Susan W
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Are Possums Good or Bad to Have Around?

Not sure what category this is. Not organic, veg, insect, so here goes! I was looking for OK Kitty to come in(after dark), finally saw her herding a possum. I thought I may have had possums around, and this is proof!

Are they bad, indifferent, gotta go, can stay? I am in-town, back yard.
Have fun!
Susan

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PunkRotten
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I would be careful with your cat or dog playing/fighting with them, they can cause serious injury or death. Other than that I have not observed possums to be a big problem. I think if given a chance and hungry, and had fruit/veggies available in a garden they would help themselves.


I think one was eating some tomatoes out of my garden earlier this year.

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Kisal
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I like possums. They kill snakes, including poisonous ones. They don't decimate the snake population, though, which I consider important. Snakes are an important control on the rodent population, after all. Possums are just one of the natural controls of the snake population. They also clean up a large portion of the carrion found in populated areas, i.e. dead birds and other similar-sized animals.

They are fascinating little animals. Among other things, they rarely contract rabies, and so don't spread it, because they have such a low body temperature. The average life span is about 18 months. They can deliver a nasty bite, because their mouths are full of bacteria as a result of their carrion eating. But their teeth are very weak, so they primarily feed on insects, rotten fruits and vegetables, and any carrion they find laying around.

Their apparent lack of IQ is partly due to their lack of much of a frontal lobe. These were one of the first mammals to appear as the dinosaurs were dying out, so the brain is only slightly more developed than that of reptiles. However, that same lack of frontal lobe development makes them lack aggressiveness. They are quite docile, and hiss when frightened, opening the mouth wide to display all their teeth. They have more teeth than any other land mammal. They sometimes appear "stupid" ... walking out in front of cars, for instance ... due to their very poor eyesight and hearing, but that long snout is backed up by more sinus space and scent receptors than those of even the best scent hound. IMO, possums = friends. :)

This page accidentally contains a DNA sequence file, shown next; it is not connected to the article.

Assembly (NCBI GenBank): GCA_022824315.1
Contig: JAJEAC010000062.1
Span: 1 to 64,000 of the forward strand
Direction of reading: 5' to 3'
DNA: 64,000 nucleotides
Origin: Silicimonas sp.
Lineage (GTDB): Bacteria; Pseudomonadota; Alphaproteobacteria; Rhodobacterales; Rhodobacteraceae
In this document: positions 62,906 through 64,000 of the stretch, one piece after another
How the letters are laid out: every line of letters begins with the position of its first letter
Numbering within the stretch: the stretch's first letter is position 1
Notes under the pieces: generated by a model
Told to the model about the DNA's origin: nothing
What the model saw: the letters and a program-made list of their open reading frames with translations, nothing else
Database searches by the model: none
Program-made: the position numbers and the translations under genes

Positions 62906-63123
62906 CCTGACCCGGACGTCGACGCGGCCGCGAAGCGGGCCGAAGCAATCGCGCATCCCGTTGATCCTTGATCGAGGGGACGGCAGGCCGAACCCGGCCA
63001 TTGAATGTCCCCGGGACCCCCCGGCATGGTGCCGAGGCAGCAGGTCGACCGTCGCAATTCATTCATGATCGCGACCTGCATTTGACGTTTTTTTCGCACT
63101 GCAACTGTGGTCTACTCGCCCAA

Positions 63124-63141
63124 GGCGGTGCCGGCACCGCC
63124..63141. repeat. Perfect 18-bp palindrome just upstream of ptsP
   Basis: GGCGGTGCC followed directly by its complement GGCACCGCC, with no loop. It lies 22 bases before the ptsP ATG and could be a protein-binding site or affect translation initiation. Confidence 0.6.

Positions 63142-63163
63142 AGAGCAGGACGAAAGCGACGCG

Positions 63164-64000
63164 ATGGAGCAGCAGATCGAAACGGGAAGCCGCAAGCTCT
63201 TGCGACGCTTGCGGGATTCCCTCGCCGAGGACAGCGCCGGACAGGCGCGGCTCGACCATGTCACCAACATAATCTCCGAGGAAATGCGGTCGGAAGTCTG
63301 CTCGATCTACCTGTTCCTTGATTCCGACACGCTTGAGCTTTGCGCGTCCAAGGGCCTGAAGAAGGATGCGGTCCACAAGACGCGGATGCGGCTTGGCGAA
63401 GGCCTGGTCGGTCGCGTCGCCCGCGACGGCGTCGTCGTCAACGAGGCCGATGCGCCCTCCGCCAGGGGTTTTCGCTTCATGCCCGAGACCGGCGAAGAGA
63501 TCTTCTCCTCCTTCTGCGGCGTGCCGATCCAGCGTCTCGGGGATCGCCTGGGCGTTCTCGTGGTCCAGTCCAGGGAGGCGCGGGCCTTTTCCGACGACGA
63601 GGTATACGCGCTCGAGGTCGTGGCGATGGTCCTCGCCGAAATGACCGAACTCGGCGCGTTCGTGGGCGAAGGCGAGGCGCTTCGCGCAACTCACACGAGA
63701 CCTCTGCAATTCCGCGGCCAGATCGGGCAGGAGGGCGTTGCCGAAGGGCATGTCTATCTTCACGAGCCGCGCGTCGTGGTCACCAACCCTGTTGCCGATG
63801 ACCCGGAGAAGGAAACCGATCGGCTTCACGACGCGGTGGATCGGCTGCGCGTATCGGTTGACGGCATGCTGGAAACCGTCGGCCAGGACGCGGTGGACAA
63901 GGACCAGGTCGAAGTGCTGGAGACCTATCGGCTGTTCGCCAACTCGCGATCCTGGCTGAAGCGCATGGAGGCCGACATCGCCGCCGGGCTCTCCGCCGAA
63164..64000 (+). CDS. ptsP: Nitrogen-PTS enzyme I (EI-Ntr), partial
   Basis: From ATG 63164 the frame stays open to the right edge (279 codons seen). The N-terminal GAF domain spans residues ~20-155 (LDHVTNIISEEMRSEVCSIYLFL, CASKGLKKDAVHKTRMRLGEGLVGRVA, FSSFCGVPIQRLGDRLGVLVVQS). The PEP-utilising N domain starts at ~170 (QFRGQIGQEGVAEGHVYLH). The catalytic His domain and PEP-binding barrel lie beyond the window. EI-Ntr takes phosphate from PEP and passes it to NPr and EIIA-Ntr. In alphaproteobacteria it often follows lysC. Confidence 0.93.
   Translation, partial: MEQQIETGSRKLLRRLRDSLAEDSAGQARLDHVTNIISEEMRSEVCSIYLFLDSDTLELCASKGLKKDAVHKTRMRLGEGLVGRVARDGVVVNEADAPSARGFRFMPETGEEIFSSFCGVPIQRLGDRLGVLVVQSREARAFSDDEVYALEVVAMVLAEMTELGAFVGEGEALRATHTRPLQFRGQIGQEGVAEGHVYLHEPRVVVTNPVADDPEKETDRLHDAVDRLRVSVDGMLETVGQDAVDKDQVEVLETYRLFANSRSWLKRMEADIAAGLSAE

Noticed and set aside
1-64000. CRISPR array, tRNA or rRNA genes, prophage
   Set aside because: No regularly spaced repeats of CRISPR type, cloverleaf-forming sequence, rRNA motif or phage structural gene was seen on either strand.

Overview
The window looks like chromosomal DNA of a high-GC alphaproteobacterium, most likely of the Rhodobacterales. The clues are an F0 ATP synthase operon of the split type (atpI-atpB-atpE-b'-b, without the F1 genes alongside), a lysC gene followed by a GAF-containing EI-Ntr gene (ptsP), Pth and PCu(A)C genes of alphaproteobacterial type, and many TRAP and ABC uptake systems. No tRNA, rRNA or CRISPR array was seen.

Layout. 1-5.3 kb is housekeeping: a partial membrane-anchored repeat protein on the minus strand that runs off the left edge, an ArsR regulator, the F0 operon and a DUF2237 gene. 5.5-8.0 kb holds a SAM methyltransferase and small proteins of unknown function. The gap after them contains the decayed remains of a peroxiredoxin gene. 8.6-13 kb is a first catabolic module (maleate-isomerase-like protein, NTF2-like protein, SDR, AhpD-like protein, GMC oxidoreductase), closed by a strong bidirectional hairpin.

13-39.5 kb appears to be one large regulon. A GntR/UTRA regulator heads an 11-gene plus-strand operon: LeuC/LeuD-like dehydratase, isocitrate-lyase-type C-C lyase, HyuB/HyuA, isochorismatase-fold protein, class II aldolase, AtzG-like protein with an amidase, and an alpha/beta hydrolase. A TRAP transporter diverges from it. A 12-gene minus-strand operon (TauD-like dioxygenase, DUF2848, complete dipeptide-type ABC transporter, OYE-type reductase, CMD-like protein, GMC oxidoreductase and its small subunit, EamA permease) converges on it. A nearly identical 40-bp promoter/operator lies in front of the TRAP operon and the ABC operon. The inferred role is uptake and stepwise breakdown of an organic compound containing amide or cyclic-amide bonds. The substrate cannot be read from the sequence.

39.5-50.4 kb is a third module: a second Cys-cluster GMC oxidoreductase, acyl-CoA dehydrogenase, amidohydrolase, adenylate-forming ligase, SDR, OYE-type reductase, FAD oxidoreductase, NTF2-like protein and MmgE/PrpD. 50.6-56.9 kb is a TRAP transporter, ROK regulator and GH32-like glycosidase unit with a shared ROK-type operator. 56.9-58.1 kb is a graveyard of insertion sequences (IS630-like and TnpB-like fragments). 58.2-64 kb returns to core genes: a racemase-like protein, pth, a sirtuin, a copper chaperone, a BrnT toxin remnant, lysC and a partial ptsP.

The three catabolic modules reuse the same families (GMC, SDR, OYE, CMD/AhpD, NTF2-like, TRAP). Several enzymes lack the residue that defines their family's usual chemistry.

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rainbowgardener
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Agree with Kisal! I have possums around, but as K. said they are pretty docile. They do a lot less damage in my garden than the raccoons and groundhogs do. The young ones when threatened will play dead ("play possum") which is kind of fascinating. I watched one do that once. It laid there absolutely limp and still, looking quite convincingly dead, for about five minutes and then got up and walked away.
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!potatoes!
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okay, my turn to nit-pick, the taxonomist is getting riled:

the animals you are all referring to is an Opossum, of which there are a number of species in the americas, only one being found in north america: Didelphis virginiana, the virginia opossum.

"possums" are a large group of arborial australian and south pacific marsupials, only loosely related to our homegrown variety. cuter, too.

okay, nit-pick over. adding to RG's note about 'playing possum,' not only do they look convincingly dead, they've found a way to smell convincingly dead, too, even to those with better noses than us: they have glands that actually produce and secrete cadaverine, a compound that smells like its namesake: a corpse.

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Kisal
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I've had many possums in my house. I've raised uncountable babies, even ones I had to tube-feed. I once had a mama that had been hit by a car. She had babies in her pouch, and every day, I would reach in and examine each of them, to make sure none were hurt in the accident. Mama never made a move to stop me, just looked at me. :)
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lily51